The Chinese Love Safe, Youthful American Cars

This is The Morning Shift, our one-stop daily roundup of all the auto news that's actually important — all in one place at 9:30 AM. Or, you could spend all day waiting for other sites to parse it out to you one story at a time. Isn't your time more important?

1st Gear: Afraid Of Chinese Automakers? You Got That Backwards

The Chinese Love Safe, Youthful American Cars

Any fear you had that Chinese cars might take over the American market are, though not unwarranted, at least very premature. As The New York Times reports, they have more reason to fear the U.S. than vice versa.

They find American cars more attractive, safer, and more youthful. Basically, they feel about American cars the way Americans felt about Japanese cars a couple of decades ago. It's a worthwhile read for the color and information it provides, but here are some hard numbers buried in there:

Chinese brands' share of their home market for cars and light trucks has fallen at much the same pace that American automakers lost share over most of the last three decades, about a percentage point or two each year, down to 45.1 percent last year. Exclude the bare-bones pickup trucks and minivans that make up the separately regulated light commercial vehicle market, and domestic brands had only 29.5 percent of the car market last year, according to LMC Automotive, a global consultancy.

Yep.

2nd Gear: GM To Build A Cheaper Volt

The Chinese Love Safe, Youthful American Cars

All things considered, I don't think the Volt is over-priced for what you get. Yeah, it's just a slightly less useful Chevy Cruze, but it can be extremely efficient under the right conditions and I think it's handsome looking in a way. While it was originally priced high, subsequent revisions and incentives keep the price reasonably under $35K.

Reuters has it exclusively that, in addition to Hamtramck building a new Cadillac flagship and a redesigned Buick LaCrosse, they'll also work on an entry-level Volt with less equipment that would make it one of the cheapest plug-in hybrids in the U.S.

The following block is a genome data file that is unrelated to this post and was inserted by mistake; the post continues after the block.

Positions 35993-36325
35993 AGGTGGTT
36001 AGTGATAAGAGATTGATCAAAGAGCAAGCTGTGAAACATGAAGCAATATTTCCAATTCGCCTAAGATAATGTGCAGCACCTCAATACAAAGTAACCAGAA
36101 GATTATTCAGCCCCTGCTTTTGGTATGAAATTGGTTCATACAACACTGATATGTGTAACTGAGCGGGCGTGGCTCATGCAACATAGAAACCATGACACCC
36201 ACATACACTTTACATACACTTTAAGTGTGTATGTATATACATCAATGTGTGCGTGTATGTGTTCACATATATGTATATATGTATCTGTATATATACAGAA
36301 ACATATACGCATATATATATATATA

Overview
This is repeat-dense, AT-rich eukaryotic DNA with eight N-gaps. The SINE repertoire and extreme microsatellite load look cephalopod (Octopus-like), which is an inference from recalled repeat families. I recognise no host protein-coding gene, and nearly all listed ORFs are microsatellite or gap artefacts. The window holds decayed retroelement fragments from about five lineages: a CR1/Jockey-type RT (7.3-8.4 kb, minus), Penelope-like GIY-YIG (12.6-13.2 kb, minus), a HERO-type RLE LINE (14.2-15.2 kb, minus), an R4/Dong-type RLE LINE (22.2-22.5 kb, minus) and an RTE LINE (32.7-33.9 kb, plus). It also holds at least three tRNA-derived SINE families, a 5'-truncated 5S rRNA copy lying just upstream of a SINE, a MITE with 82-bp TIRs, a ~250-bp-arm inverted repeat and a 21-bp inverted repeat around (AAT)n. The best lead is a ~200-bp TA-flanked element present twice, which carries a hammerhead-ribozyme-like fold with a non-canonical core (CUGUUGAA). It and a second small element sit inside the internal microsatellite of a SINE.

Given that Volt sales never lived up to promises, perhaps this will help.

3rd Gear: Toyota Hybrid Engines Droppin' In Non-Hybrids

The Chinese Love Safe, Youthful American Cars

The Atkinson cycle engines in Toyota's hybrids (and Ford's) will start dropping in Toyota's non-hybrid vehicles in an attempt to improve efficiency by about 10% to 15%.

Per Toyota, the new engines will be 1.0- and 1.3-liter fourbangers and use higher compression like the Mazda SkyActiv engines.

This is more evidence that we have plenty of efficiency left to squeeze out of the old ICE.

4th Gear: UAW Wants To Take Sen. Corker To Court

The Chinese Love Safe, Youthful American Cars

The UAW-VW-GOP fight isn't over yet, with the UAW subpoenaing multiple conservative individuals in a National Labor Relations Board investigation into whether or not the issue of a midsize SUV being built in Chattanooga was used to illegally sway the outcome.

Amongst those named are Grover Norquist, Tennessee's Governor, and Tennessee Senator Bob Corker and his staff. Here's who they responded:

"After a stinging defeat, rather than respect the workers' decision the UAW is trying to create a sideshow and we've referred this matter to legal counsel. We hope other people who might be inclined to consider the UAW will take this development as a cautionary tale," said Todd Womack, Corker's chief of staff, who is among those subpoenaed.

I have no idea how this is going to play out legally, but no Republican is going to look bad spending life under siege by the unions.

5th Gear: OK, One Recall Story

The Chinese Love Safe, Youthful American Cars

Trying to highlight some non recall stories, but here's another take from the WSJ on the era of the "Big Recall."

With everyone recalling cars, a good question is: Why?

Industry experts say a landscape that once allowed auto makers to negotiate terms with regulators has been transformed because of the potential for huge fines and criminal prosecution now hanging over executives.

Yep, execs don't mind tossing money around in their defense or small paying fines, but no one wants to go to jail over a seat spring.

Reverse: I Always Forget This

On this day in 1879, Sandor Herz—the future John Hertz, the man behind what will one day be the world's largest car-rental company—is born in present-day Slovakia.

[HISTORY]

Neutral: What Would You Buy If You Lived In China?

Assuming you're middle-class in China, and young, what would you buy?

Photo Credit: Getty Images